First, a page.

Sue Patterson answers the questions that come in through the Texas Unschoolers‘ website or our Facebook Group or Page. Do you have something you want to ask for the next issue of our TexUns Newsletter? Your questions will remain anonymous.
What is the best way to go about preparing a transcript for my child if he decides to go to college? How should we be preparing for this?
Transcript preparations are a big fear for a lot of people. But there’s no reason to worry about it. Unschooling parents can easily look back at their child’s life experiences and translate those into educational language/subjects. If you have collected photos for a scapbook or blog, these will be really helpful with jogging your memory.
With the Texas community college system, admissions staff are primarily looking for a graduation date and a signature. No one is looking at how elaborate your recordkeeping was or the depth of study your child did in any particular area. Many many unschooling teens opt to enter the college path by starting at the community college level and then transferring to a university as a sophomore. For those who want to go straight to a university, filling the teen years with interesting “real life” adventures will help set your child apart – and for paperwork purposes, you can translate those into subjects if you need to.
Here are some links for more info:
- Unschooling Mom2Mom: Recordkeeping
- Diplomas/Transcripts/Getting into College
- Sue’s Periscope about Transcripts and Diplomas
What if my teen isn’t showing any interest in working, driving or preparing for adulthood? Should I be strongly encouraging her to begin thinking about these things? Or should I continue to allow her to just hang out on the computer with her friends and see if she decides to pursue these things on her own eventually?
Lots of times, we parents project about our own lives onto our kids. We may have been SOO ready to be independent and GET AWAY from school/parents/etc. That we assume that our kids want that same thing. Chances are, living within an unschooling family feels a lot different. There may not be the same rush that we experienced.
“Strongly encouraging” sounds good, but it often backfires. From the sound of your question, I think you may already know that. Continue with your unschooling thinking, if you can.
Having a real need is what spurs changes in behavior.
When they want something they need to buy, and don’t have the money, they’ll move toward getting a job.
When they need to get somewhere and you cannot take them, they’ll consider getting their license.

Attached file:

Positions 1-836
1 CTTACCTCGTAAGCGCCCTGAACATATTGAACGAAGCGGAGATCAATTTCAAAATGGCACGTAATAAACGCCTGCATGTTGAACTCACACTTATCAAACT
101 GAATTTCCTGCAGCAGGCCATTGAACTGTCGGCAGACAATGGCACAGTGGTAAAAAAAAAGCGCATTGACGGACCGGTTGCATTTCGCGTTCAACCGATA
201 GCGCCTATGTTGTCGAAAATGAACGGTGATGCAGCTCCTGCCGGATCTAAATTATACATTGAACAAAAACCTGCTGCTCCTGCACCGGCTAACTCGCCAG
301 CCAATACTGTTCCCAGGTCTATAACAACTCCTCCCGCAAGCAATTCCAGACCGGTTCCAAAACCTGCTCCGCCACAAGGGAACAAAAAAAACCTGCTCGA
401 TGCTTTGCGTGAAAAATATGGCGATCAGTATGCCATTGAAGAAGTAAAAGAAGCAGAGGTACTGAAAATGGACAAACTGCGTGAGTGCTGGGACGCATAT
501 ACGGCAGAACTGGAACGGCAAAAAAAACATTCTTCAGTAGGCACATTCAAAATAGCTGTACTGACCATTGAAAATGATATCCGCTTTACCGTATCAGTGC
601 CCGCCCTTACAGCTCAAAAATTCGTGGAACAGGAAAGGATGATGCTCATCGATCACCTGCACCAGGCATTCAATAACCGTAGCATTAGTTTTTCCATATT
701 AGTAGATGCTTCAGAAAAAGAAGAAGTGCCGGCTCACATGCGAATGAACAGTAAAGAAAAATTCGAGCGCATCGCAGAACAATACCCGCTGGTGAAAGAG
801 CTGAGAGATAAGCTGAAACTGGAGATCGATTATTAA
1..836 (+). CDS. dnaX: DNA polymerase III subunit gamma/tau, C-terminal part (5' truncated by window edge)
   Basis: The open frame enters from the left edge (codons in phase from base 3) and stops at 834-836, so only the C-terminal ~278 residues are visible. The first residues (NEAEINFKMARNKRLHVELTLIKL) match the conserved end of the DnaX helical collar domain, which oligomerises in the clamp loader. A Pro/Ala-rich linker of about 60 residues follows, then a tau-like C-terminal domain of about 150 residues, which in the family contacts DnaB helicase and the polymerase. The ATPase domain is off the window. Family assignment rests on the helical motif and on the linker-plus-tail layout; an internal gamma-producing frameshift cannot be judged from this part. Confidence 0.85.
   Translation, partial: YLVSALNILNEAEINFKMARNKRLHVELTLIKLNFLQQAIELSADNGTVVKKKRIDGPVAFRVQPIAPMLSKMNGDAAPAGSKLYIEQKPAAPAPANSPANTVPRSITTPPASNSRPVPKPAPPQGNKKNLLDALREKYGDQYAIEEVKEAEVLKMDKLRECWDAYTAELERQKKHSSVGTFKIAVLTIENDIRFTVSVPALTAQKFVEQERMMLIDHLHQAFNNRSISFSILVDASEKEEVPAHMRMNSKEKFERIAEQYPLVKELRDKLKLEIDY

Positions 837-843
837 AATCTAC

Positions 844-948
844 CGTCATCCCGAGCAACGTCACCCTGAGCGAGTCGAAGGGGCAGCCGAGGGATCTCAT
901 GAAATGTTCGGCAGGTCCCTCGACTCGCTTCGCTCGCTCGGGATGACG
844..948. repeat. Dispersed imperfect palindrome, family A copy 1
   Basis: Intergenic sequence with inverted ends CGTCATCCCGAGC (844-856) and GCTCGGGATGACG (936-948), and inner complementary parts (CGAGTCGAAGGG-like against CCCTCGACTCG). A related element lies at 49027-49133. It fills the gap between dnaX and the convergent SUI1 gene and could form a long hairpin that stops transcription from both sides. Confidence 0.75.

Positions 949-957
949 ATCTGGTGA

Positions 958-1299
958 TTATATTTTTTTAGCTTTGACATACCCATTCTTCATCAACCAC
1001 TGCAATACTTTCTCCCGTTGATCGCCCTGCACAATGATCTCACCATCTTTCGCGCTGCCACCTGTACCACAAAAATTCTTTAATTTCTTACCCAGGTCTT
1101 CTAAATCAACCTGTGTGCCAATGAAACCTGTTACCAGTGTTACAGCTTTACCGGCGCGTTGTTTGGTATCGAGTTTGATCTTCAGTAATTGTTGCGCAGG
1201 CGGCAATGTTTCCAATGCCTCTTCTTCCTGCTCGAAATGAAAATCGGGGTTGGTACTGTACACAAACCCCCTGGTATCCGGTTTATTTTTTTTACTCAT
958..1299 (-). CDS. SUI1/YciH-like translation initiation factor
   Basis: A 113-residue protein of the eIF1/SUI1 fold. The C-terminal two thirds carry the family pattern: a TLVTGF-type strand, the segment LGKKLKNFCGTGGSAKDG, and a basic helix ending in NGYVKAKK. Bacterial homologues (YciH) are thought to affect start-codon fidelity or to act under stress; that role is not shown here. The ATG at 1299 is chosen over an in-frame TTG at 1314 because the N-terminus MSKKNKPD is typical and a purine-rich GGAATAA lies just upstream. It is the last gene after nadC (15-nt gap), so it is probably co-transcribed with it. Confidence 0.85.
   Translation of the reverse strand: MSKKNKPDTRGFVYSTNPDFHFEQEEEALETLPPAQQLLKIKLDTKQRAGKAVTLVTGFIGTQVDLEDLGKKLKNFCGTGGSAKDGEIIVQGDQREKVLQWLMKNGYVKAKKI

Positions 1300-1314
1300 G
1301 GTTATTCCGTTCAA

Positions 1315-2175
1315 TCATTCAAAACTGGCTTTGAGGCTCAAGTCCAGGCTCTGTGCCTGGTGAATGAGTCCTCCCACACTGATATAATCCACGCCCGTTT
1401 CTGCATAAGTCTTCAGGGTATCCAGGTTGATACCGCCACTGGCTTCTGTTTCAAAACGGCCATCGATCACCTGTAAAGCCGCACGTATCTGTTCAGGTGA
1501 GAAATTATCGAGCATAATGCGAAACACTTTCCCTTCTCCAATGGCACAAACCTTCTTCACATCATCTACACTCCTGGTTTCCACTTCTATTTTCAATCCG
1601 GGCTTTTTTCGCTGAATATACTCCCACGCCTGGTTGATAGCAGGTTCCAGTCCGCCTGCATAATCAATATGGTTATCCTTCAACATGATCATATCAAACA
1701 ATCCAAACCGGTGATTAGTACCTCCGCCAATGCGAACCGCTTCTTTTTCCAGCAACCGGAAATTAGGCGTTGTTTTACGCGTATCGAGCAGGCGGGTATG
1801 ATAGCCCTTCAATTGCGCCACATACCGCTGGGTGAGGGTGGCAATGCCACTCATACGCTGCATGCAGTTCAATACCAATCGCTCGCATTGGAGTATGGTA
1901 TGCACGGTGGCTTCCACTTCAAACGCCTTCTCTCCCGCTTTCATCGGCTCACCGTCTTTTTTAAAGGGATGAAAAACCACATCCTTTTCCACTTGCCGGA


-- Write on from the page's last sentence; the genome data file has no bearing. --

It’s helpful to have conversations to make sure they’re not creating a story out of some fear they have. This is tricky to do if you’ve made it clear what you want. Give them room to choose something different from what you want/expect – and withhold any criticism you have. Think of yourself as their best supporter. Help them look at what they want to do, see it for what it really is, and remove your own judgements. If the goal is truly to transition into young adulthood, practicing making your own decisions is a step in the right direction.
If you would like to discuss these questions or have more questions, please visit our Alternative Living and Learning Forums here.
Sue Patterson, wife and mother of three grown unschoolers, lives in Pflugerville, just north of Austin. She has been an active homeschooling advocate at the local, state and national level for nearly two decades.
Sue’s book Homeschooled Teens: 75 Young Adults Speak About Their Lives Without School, is an awesome resource for anyone embarking on the teen years!
Sue is a Coach/Consultant and Unschooling Mentor helping families who are new to unschooling or homeschooling find a way to create more joy and adventure in their lives. She has a private coaching practice with a variety of options for helping families on a 1:1 basis, create an educational environment that looks nothing like school.
Sue is the Managing Editor of The Homeschooler Post – an online journal focusing on learning for home educators. She manages Unschooling Mom2Mom, blogs at her website, and speaks at various conferences around the country.
Find out more at SuePatterson.com.